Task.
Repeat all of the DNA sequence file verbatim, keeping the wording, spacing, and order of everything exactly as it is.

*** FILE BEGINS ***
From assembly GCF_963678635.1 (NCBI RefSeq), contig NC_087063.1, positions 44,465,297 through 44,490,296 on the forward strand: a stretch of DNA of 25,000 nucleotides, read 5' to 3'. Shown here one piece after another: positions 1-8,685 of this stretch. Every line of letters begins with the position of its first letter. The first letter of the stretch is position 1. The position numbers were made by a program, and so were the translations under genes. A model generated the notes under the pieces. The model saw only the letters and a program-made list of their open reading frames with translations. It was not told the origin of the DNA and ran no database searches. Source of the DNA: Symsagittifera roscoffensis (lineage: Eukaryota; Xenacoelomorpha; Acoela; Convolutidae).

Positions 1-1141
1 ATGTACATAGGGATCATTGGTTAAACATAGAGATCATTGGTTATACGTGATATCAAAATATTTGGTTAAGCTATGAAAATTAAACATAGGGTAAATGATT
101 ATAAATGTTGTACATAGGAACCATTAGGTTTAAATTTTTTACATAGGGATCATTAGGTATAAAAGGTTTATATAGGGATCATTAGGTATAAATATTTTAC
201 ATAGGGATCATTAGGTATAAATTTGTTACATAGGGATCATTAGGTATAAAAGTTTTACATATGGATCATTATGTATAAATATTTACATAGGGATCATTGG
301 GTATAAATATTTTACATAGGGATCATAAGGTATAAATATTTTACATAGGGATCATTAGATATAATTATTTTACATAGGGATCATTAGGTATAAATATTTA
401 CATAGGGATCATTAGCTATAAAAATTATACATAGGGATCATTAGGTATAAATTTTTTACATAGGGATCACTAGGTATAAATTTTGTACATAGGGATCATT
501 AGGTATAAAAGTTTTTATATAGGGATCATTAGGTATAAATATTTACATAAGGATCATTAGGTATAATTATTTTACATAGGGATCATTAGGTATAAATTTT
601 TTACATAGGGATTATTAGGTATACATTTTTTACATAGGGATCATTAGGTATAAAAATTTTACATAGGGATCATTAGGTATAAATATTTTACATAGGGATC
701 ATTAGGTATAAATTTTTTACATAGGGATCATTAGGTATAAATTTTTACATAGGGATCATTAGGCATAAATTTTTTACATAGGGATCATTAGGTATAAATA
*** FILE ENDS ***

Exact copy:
From assembly GCF_963678635.1 (NCBI RefSeq), contig NC_087063.1, positions 44,465,297 through 44,490,296 on the forward strand: a stretch of DNA of 25,000 nucleotides, read 5' to 3'. Shown here one piece after another: positions 1-8,685 of this stretch. Every line of letters begins with the position of its first letter. The first letter of the stretch is position 1. The position numbers were made by a program, and so were the translations under genes. A model generated the notes under the pieces. The model saw only the letters and a program-made list of their open reading frames with translations. It was not told the origin of the DNA and ran no database searches. Source of the DNA: Symsagittifera roscoffensis (lineage: Eukaryota; Xenacoelomorpha; Acoela; Convolutidae).

Positions 1-1141
1 ATGTACATAGGGATCATTGGTTAAACATAGAGATCATTGGTTATACGTGATATCAAAATATTTGGTTAAGCTATGAAAATTAAACATAGGGTAAATGATT
101 ATAAATGTTGTACATAGGAACCATTAGGTTTAAATTTTTTACATAGGGATCATTAGGTATAAAAGGTTTATATAGGGATCATTAGGTATAAATATTTTAC
201 ATAGGGATCATTAGGTATAAATTTGTTACATAGGGATCATTAGGTATAAAAGTTTTACATATGGATCATTATGTATAAATATTTACATAGGGATCATTGG
301 GTATAAATATTTTACATAGGGATCATAAGGTATAAATATTTTACATAGGGATCATTAGATATAATTATTTTACATAGGGATCATTAGGTATAAATATTTA
401 CATAGGGATCATTAGCTATAAAAATTATACATAGGGATCATTAGGTATAAATTTTTTACATAGGGATCACTAGGTATAAATTTTGTACATAGGGATCATT
501 AGGTATAAAAGTTTTTATATAGGGATCATTAGGTATAAATATTTACATAAGGATCATTAGGTATAATTATTTTACATAGGGATCATTAGGTATAAATTTT
601 TTACATAGGGATTATTAGGTATACATTTTTTACATAGGGATCATTAGGTATAAAAATTTTACATAGGGATCATTAGGTATAAATATTTTACATAGGGATC
701 ATTAGGTATAAATTTTTTACATAGGGATCATTAGGTATAAATTTTTACATAGGGATCATTAGGCATAAATTTTTTACATAGGGATCATTAGGTATAAATA